England's arrival in Belfast last night for tomorrow’s one-day international against Ireland could hardly have been more different to the euphoric events at The Oval on Sunday night when a capacity crowd hailed the return of the Ashes.
All interview opportunities were turned down as the players made their way to the coach which took them to their five-star hotel and only Paul Collingwood, the captain of the one-day side, was made available for today’s pre-match Press conference.
It was not so much the arrival of the conquering heroes, more the low-key entrance of a circumspect squad stepping into the unknown.
And they have every right to be wary. Collingwood may be one of six members of the side that won the final Test against Australia in this week’s 14-man squad, but remarkably, he is the only survivor from the team that provided the opposition in Ireland’s first ODI at Stormont three years ago.
Only two other players have faced Ireland before in an international, Jimmy Anderson and Ravi Bopara, who played in the World Cup Super Eight match in Guyana in March 2007. Of the rest Eoin Morgan knows more than most about the Ireland squad, all of them former team-mates during his 63 appearances for Ireland.
Since his last, at the World Cup Qualifying tournament in South Africa just four months ago, he has played four times for the Three Lions, but has yet to establish himself in the squad and, after his worst run for Middlesex since his county debut in 2006, he can only hope that sentiment will play a part and he regains his place in tomorrow’s starting line-up.
No matter what team Ireland are up against though — and with Ashes heroes Stuart Broad, Graham Swann, Matt Prior and, awaiting his ODI debut, Jonathan Trott in the squad — it will be a classy outfit, but one that will hold no fears for the home line-up.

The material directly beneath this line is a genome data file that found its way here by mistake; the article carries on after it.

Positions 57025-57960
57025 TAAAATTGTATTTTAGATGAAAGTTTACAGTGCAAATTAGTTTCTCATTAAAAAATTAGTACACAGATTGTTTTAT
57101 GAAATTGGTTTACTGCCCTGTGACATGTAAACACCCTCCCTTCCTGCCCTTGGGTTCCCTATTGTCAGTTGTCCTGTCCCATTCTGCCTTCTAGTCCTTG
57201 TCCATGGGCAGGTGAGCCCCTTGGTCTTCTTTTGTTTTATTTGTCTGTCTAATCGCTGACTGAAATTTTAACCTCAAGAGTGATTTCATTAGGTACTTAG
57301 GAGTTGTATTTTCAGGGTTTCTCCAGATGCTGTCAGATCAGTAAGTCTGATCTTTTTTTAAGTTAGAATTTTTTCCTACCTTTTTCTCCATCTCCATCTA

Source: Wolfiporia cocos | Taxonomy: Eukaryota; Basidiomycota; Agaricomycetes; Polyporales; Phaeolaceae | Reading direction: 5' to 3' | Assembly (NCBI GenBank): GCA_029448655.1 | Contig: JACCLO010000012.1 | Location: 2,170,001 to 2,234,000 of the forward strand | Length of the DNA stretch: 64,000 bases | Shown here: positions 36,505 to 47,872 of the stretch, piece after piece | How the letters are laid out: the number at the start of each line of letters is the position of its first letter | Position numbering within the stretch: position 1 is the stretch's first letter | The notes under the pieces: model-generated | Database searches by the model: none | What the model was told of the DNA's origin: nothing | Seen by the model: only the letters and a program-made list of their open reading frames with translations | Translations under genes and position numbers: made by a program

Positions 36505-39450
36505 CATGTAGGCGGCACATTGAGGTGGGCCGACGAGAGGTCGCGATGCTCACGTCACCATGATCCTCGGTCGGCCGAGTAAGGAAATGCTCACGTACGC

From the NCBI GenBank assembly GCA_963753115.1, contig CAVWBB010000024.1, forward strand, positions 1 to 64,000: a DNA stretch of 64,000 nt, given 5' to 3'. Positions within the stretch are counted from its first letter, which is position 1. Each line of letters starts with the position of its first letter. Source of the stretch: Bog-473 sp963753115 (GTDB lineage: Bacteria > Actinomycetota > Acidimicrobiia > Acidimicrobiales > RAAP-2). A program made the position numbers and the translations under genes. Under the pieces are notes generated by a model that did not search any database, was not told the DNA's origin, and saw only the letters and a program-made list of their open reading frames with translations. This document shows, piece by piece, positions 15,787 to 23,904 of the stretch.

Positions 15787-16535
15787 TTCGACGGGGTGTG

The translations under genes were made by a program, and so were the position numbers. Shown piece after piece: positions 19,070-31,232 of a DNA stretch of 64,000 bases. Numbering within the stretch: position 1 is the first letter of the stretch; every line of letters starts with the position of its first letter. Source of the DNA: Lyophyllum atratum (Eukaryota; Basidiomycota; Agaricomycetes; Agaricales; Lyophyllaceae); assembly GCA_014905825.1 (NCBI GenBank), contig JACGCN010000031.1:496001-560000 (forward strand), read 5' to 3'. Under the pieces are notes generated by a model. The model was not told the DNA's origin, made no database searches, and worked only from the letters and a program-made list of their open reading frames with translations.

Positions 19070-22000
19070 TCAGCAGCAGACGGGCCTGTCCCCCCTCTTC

In 2006, Ireland were the new kids on the block, England the team with all the big names and the star attractions for the 7,000 spectators. Slightly less will pack Stormont tomorrow, but this time they are coming not just to see the Ashes winners, they are coming to see an Ireland victory.
It would still be a mighty upset — the 10th ranked team in the world, in only their 40th ODI, are hosting the fourth best, playing their 510th — but it would not be a huge surprise. In each of the previous two games, the margin has been less than 50 runs and Ireland come into the game on the back of an emphatic victory of their own.
Scotland were barely second in Aberdeen on Saturday when Ireland dismissed them for 109 to win by 96 runs and the team will be even stronger tomorrow with the inclusion of Northamptonshire’s Niall O’Brien, who scored 63 in the World Cup game against England and hopefully Boyd Rankin if he recovers from his groin injury.
Both are in form, with O’Brien bettering both Collingwood and Prior by scoring 50 against the Australians and Rankin being denied a possible seven wickets in an innings for Warwickshire last week by his injury.
He left the field with five.
No one is in better form than William Porterfield, the captain, who last night missed out on a fourth successive half century by just three runs when batting for Gloucestershire in their Pro40 game against Hampshire. He was 12th man at Stormont the last time England were here. What a difference three years makes.
If Ireland believe, they can have a third win against a Test nation and send England home as quietly as they arrived.
The game starts at 10.45am and last night less than 200 tickets were still available for sale.